Modeling Consensus and (Dis)agreement in Rating Processes

Publication: ThesisDoctoral thesis


This dissertation introduces a general framework modeling common rating processes in order to aggregate rating information stemming from a variety of raters or rating sources. Ratings play an increasingly important role in our life. They are used to evaluate a variety of objects and activities all over the world. Here we apply our model framework to two different ratings, the credit ratings and the bookmakers odds. Whereas credit ratings represent the evaluation of credit customers or firms by banks or external rating agencies, bookmakers odds are prospective ratings of the performance of the participating players or teams in a sports competition. Despite the fact that these ratings are used in different kind of areas, both rating systems have a very similar underlying rating process. In both rating processes each rater estimates an underlying numerical variable which represent a probability or is directly related to a probability. In the case of credit ratings this probability is the probability of default (PD) of a credit customer or a firm and in the case of bookmakers odds this probability is the probability of winning a specifc sports competition. The proposed model framework is then used to solve the aggregation problem of the two rating processes for different applications yielding different model specifcations. Finally, the model results are used to validate the different underlying rating systems as well as for forecasting.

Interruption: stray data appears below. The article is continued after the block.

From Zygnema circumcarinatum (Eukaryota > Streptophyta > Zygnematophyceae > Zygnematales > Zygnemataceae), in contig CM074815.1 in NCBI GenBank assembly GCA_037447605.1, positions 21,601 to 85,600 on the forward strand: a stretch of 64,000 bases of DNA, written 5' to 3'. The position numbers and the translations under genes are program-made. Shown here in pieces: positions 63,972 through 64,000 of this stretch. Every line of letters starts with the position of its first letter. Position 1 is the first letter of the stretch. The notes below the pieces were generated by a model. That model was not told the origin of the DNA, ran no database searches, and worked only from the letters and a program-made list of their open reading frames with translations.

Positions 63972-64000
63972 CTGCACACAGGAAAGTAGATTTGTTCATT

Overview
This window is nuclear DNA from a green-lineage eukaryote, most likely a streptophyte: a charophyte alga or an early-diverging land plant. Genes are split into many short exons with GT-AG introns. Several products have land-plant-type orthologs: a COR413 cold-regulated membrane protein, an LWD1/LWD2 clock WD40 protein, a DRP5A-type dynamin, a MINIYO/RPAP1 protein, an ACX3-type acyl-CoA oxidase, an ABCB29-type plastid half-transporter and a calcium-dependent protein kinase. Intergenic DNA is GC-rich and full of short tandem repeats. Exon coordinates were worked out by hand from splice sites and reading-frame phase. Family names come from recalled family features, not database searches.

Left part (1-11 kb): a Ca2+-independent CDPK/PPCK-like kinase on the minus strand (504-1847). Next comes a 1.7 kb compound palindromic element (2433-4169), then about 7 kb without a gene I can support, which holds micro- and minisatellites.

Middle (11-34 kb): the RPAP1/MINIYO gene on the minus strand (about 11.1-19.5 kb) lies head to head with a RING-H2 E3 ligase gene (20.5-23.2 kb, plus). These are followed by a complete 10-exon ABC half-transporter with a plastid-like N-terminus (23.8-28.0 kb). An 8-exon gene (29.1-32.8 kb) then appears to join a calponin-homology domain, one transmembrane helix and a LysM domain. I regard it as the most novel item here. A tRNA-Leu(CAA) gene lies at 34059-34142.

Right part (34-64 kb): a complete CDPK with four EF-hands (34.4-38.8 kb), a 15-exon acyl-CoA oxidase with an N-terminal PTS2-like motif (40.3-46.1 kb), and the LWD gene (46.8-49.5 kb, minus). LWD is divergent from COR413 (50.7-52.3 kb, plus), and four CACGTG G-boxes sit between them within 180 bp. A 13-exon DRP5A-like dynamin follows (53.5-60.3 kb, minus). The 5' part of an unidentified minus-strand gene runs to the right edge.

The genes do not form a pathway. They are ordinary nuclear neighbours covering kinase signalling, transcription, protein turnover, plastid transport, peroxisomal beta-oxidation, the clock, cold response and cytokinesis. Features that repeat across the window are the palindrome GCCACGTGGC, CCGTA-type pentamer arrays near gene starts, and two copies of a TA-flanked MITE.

Original languageEnglish
Awarding Institution
  • WU Vienna
Publication statusPublished - 1 Oct 2011

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